God is the strength in which I trust.
One way or the other, most of us have been taught that strength is a virtue, and we have been encouraged to develop it. Stand tall. Be strong in the face of adversity. Don’t cry or apologize – they’re signs of weakness. Nobody trusts a weakling. Bob Dylan made a song out of it, simultaneously enshrining both the self and strength in one: If you want somebody you can trust, trust yourself.
A Course in Miracles – surprise surprise – asks us to reconsider all that. And it’s a hard knot to untangle, really. The idea that we have to solve our problems – not to mention the problems of others – is hard-wired for most of us. It’s always an action that we think we have to take – writing this letter, applying for that job, navigating this confrontation, dropping this class, et cetera. Or, worse, somebody else has to do something. We’ll toss a prayer at the problem and then roll up our sleeves and try to fix it ourselves.
And, of course, we botch it. Once in a while we seem to get the square peg in the square hole, but sooner or later something goes haywire again. We’re always trying to figure out what to do next, and what the right or perfect result is. It’s a merry go round that never stops, no matter how sick and unhappy and tired we grow as it spins.
God is the solution. That’s the answer. God. God is the answer. But it’s so simply we resist it! Okay – yes. God but . . . what else? A new diet? A new job? It’s like God is just syllable that we utter, like saying “please” when we ask somebody to pass the ketchup. Reflexive. Not at all critical. Not necessary . . . just a courtesy.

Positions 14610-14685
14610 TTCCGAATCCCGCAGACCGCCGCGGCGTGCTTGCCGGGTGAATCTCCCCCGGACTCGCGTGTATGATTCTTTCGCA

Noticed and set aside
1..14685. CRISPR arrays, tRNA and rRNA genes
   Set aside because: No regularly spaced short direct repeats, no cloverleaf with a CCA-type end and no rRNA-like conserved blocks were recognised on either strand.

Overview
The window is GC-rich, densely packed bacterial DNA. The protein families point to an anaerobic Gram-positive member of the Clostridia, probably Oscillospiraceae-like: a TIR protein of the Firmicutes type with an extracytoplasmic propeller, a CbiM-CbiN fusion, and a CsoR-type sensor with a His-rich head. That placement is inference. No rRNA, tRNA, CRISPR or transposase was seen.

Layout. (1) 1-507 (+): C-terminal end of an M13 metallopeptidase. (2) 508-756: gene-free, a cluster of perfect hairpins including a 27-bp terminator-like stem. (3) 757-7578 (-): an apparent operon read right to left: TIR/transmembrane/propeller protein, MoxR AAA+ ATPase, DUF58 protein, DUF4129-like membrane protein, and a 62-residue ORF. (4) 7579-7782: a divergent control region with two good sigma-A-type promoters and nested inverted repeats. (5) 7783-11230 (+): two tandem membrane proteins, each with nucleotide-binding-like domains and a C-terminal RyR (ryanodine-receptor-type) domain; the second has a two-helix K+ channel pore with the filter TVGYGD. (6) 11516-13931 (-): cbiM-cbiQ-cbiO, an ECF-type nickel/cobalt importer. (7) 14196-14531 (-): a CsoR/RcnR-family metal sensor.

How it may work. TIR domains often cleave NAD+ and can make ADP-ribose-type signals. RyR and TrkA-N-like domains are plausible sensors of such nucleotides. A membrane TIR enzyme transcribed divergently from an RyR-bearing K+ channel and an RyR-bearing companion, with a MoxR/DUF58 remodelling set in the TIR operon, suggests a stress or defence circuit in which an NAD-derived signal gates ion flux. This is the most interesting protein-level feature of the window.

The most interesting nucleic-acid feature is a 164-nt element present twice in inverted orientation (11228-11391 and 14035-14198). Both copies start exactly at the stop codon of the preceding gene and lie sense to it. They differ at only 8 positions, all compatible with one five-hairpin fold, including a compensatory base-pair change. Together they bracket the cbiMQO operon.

But if we stop and think, it makes sense that we would dial down the solving-our-own-problems problem. Whatever we do, the ripples spread far and wide. There are consequences everywhere. It’s like the Course says, all thought – no matter what the content – produces form at some level. And we can’t possibly figure that out. We can’t possibly calculate every last detail that flows from our decision to eat oatmeal instead of pancakes for breakfast, let alone deciding to switch careers, or get a divorce. There has to be better hands than ours for these things, doesn’t there?
If we can practice reliance on God, then we will learn that yes, there are other hands. Better hands. The big thing in this lesson is getting out of our own way. Once we know that it’s not our job to fix and solve and resolve everything then a little peace can flow in. A little joy can take hold. It’s not necessary to understand how God operates, or what the fix is. We can just establish that another strength – a greater strength – is available and let go from there.
I take comfort from this lesson even as it obviously demeans the ego. Part of me wants the responsibility of the big picture, but I know I can’t do it. I know that I’m not – as I presently understand myself – up to that task. So I practice grounding myself in God. I practice knowing the separation is over and hopefully having that experience as well. It’s slow going. But it’s a good going.